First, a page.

This document describes a basic circuit that can be used to power high impedance, high voltage, low current devices such as EL backlights and fluorescent tubes.
This project got its genesis when I needed a simple, yet flexible inverter circuit for an EL backlight, using a 12 volt input. My specific need was to power the backlight for the wildly popular LCD-107 (specs) from All Electronics Corporation. However, this circuit is versatile enough that it should be able to power any EL strip or small (up to a few watts) fluorescent tube.
Why build instead of buy an inverter? Well, I actually bought one from one of the several surplus resale houses out there. It was apparently very poorly designed. I connected it to the backlight contacts, then to the +5V recommended, only to get a brief buzzing noise and some smoke for my trouble. I decided I could build a much more reliable, versatile inverter for just a few dollars (total cost is only about $6 for the semiconductors and transformer at your local Radio Shack), and set out to do it.
Figure 1: The el-cheapo inverter
The data sheet for this display gave me an idea of the design goals for the EL backlight:
Figure 2: The LCD-107
It occurred to me that a simple 555 timer with a small step-up transformer should work well. The 555 timer is now ubiquitous, available on nearly any street corner via Radio Shack. For the transformer, many circuits use a filament transformer or other step-down transformer generally designed for use in a utility power supply. This wouldn't do - it would be too large and cumbersome for my needs, and besides, I didn't have a need for Big Power.
I'd had good luck in the past using 8 ohm to 1k ohm audio output transformers in "tickle stick" inverter-type applications, so I thought this might work if driven with a good oscillator.
Figure 3: The prototype breadboarded version, in action
I initially setup the circuit for 400Hz operation, with the timer driving the transformer directly through a 47uF capacitor. This worked, although the display was fairly dim. After experimenting with various frequencies, I decided to add a medium-power transistor driver stage. This worked wonders! The base current and drive frequency were then tweaked to make the transistor run nice and cool, while maintaining optimum brightness on the backlight.
The final circuit parameters generate about 127 AC volts RMS, at about 2.5kHz. With these specifications, the transistor barely warms at all, and current consumption is about 110 mA at 12 volts input. The EL backlight is VERY bright!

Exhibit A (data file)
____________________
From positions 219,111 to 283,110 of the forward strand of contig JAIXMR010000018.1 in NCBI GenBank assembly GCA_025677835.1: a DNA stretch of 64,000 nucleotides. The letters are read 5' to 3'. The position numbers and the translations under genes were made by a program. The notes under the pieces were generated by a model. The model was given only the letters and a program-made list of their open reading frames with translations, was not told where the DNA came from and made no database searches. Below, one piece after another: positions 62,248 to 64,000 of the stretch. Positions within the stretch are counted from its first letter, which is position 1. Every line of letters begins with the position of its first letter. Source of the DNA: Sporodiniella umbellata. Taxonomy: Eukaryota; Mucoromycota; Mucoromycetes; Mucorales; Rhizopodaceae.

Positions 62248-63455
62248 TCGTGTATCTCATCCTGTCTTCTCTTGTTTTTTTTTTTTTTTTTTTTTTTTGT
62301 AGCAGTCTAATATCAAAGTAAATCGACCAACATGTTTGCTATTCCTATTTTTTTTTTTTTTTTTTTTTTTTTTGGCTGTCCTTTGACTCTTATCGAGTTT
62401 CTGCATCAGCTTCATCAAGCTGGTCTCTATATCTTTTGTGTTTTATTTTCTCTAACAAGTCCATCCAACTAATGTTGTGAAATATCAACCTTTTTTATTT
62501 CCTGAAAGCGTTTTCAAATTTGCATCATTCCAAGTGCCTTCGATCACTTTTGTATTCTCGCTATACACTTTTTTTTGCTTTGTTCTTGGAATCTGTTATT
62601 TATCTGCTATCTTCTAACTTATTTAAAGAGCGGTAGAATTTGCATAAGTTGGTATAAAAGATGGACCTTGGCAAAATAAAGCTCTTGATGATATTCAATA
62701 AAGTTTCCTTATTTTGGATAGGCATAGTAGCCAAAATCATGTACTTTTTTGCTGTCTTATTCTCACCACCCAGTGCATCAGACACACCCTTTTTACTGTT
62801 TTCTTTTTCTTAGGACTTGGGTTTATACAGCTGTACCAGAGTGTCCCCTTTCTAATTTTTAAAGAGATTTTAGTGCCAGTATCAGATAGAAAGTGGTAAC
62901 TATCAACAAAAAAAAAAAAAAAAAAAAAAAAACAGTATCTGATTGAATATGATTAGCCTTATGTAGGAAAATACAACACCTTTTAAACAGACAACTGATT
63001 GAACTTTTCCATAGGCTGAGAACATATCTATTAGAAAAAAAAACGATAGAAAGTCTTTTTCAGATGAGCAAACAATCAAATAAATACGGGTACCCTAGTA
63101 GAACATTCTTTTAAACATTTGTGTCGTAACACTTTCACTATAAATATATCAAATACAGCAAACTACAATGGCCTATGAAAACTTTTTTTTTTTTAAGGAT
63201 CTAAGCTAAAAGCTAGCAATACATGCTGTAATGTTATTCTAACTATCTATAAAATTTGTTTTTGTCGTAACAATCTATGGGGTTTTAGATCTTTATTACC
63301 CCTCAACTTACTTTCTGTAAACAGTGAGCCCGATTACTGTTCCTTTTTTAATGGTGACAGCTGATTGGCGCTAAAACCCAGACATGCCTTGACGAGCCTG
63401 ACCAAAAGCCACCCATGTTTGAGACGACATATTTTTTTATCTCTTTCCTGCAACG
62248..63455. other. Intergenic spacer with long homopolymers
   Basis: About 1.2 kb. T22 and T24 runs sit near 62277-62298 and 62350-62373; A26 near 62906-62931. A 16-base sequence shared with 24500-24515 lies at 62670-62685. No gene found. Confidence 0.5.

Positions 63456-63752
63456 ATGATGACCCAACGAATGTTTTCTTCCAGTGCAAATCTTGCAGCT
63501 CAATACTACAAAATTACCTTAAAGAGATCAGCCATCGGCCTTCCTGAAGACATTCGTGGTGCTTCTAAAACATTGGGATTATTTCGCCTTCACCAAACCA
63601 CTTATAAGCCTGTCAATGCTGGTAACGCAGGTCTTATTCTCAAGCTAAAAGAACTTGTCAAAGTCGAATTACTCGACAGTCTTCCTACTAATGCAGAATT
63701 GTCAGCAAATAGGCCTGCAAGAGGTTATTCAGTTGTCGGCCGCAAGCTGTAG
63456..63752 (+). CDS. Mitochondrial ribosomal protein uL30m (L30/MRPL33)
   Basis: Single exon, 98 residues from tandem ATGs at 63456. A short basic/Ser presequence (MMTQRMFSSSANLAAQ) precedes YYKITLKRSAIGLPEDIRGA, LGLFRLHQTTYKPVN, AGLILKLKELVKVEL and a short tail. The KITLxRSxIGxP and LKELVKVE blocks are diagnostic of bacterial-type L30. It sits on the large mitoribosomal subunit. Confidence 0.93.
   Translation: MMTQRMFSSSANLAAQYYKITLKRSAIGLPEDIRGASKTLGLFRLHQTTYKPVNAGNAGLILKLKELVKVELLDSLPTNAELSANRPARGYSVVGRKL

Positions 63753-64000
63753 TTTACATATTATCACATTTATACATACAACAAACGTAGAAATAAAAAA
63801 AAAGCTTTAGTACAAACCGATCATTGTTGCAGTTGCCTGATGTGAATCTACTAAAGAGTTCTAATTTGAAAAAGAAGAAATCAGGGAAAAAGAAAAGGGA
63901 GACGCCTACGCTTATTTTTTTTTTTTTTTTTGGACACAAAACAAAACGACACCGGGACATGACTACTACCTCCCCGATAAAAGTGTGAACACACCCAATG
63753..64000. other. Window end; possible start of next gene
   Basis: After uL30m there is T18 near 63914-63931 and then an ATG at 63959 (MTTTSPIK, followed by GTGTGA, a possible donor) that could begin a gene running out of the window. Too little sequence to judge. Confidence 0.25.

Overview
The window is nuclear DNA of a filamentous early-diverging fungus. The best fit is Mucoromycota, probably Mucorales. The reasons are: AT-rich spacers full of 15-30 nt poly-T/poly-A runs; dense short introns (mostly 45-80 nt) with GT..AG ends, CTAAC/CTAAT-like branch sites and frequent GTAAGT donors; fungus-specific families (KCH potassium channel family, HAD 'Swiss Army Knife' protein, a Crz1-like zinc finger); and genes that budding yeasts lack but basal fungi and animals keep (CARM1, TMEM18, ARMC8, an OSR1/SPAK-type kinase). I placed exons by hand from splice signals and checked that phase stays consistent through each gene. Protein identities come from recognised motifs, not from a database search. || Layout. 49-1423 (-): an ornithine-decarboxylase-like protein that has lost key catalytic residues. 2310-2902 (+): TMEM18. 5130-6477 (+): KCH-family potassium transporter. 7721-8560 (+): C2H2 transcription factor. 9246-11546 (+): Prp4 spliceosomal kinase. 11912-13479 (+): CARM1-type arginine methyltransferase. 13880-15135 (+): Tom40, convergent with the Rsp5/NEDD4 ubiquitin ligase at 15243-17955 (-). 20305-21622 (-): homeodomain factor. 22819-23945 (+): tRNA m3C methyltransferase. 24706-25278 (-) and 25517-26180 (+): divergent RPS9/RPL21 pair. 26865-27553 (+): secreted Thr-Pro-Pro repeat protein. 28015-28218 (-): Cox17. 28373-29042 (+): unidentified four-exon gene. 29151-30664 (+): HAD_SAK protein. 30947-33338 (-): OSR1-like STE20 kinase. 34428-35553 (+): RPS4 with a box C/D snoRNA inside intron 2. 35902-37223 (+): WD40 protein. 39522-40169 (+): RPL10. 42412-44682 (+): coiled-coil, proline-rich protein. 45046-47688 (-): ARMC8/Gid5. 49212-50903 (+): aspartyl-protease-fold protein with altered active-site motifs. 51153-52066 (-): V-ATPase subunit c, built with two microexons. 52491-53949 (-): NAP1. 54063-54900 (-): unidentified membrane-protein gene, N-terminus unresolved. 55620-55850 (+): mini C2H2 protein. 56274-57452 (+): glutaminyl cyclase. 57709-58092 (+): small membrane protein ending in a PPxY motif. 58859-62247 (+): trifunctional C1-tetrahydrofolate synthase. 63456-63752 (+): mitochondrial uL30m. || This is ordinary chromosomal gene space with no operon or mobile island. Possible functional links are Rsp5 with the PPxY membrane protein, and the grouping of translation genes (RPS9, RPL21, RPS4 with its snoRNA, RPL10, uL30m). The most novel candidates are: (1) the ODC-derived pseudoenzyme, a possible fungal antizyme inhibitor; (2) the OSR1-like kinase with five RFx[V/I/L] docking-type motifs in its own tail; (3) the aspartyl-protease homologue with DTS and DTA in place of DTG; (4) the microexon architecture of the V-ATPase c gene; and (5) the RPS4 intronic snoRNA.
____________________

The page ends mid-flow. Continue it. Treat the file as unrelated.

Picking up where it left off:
Notice in the image to the left, the soft green-blue glow of the display. There are three LEDs (two Reds and a Green) attached to the power supply input to give an idea of relevant brightness.
Be aware that I used an old RF power transistor (a 2sc2078) I had in my junk box for Q1. However, the TIP31 should be a suitable, common replacement.
The 2sc2078 did not even require a heat sink with this design. The TIP31 is a slightly more rugged design, and might have slightly different electrical characteristics - notably, you might need to experiment a little with R3 by increasing value by a few K if the transistor gets too warm, or decrease the value by a few K if the transistor is cool but the display's too dim. See the circuit notes for more info.
For the final version, I wanted to go from breadboard to perfboard, and make a few other changes. Because this was destined for a Media PC, I wanted to be able to power it from a standard ATX power supply. The power cord from a failed 80mm fan solved that problem; it has the requisite "in-line" Molex-style power connectors, with a tap from the 12 volt line.
I also wanted to make sure the power supply for the EL backlight could be placed with little consideration for the display location itself. A length of 18 gauge zip cord solved that.
Figure 4: The final perfboard version of the circuit, with the LCD. The el-cheapo "smokeless" inverter is also shown for reference.
Figure 5: The el-cheapo side-by-side with the 555 inverter
|The completed version is comparable in size, and quite superior in performance to the original el-cheapo. Best of all, this design is easy and fun to build, using readily available components. And look ma, no smoke!|
|U1||LM555 timer IC. Do not use CMOS. Radio Shack 276-1723 or equiv.|
|T1||8 ohm to 1k ohm audio output transformer. Radio Shack 273-1380 or equiv.|
|Q1||Medium-power NPN transistor; 2sc2078 or equiv (perhaps TIP31, Radio Shack 276-2017 or equiv.)|
|R1||1K ohm resistor|
|R2||100K ohm resistor|
|R3||5.6K ohm resistor|
|C1||2800pF capacitor (.002uF in parallel with .001uF will do)|
|C(bypass)||.1uF capacitor, in parallel with 100uF capacitor (top of schematic)|
|All resistors are 1/4 watt|